• http://mariarmcdavis.com/ Maria Reyes-McDavis

      We were deeply touched as we read the details shared with us as you described your current marital situation. Clearly, there are multiple issues that involve you, your husband, and your children that need to be sorted out and addressed. We would strongly recommend that you seek the help and support of a competent therapist who will work with you privately. We are concerned that you need your own personal support to enable you to consider various options in deciding what’s best for you and your children. We would urge you to seek individual counseling first and if, during the course of your work, it is determined that couples counseling is required, then, that should follow your individual counseling. Our extent our heartfelt best wishes to you.

      Melva and Jesse

    • tt

      I totally know exactly where you are coming from. How are things now?

  • Ena

    Hmm. This all sounds great except for the fact that I do make a huge effort to just listen and empathize rather than fix. My typical response: “I’m so sorry that happened.” (Pause for a hug) “Is there anything I can do to help?” (More hug and applicable encouragement offered to let him know how great I think he is).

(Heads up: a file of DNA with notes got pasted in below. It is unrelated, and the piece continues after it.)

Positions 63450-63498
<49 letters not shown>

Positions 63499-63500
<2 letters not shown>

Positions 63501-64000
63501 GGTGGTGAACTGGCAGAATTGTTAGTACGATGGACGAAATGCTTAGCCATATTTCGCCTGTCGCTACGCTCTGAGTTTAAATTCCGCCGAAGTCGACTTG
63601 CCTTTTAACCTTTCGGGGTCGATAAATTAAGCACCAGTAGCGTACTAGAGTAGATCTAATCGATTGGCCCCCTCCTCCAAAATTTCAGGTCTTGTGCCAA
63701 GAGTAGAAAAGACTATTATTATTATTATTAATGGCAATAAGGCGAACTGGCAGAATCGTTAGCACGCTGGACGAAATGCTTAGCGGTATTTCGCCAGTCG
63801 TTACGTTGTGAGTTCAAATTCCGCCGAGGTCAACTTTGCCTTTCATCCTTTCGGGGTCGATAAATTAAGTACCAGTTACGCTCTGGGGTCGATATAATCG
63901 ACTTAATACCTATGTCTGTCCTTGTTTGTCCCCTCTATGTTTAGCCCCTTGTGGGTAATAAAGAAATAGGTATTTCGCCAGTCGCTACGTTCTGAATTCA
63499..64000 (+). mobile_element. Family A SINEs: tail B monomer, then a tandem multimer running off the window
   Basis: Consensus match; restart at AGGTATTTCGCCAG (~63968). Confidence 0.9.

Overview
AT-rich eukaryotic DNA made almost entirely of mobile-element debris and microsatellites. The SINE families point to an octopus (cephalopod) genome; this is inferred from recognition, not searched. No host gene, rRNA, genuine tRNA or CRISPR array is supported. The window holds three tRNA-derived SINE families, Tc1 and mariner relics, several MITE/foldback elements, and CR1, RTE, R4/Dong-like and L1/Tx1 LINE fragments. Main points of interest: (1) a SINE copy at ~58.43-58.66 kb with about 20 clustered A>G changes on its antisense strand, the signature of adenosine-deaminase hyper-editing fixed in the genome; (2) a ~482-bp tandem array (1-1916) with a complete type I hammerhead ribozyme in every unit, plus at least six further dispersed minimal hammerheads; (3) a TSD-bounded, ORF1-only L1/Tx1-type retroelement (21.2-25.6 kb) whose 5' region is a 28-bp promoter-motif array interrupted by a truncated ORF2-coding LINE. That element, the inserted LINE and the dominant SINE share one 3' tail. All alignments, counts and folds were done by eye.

This does not work. He talks to me and tells me good and bad things that happen throughout the day. But he never shares what he is personally feeling on any levels. He never expresses his feelings about me of what he feels toward me. He gropes me when he wants sex but I don’t get a lot of affection or considerate foreplay or ANYTHING. Not many hugs or anything like that unless I hug him. And if I stop being affectionate, then that’s the end of it. I am very patient but he’s about as emotionally open as a rock with me. And that’s compared to OTHER MEN!

    I never rant or nag. I always try to make him feel like a king in our home. But this just isn’t working. The only emotion I ever see coming out sometimes is negative emotion.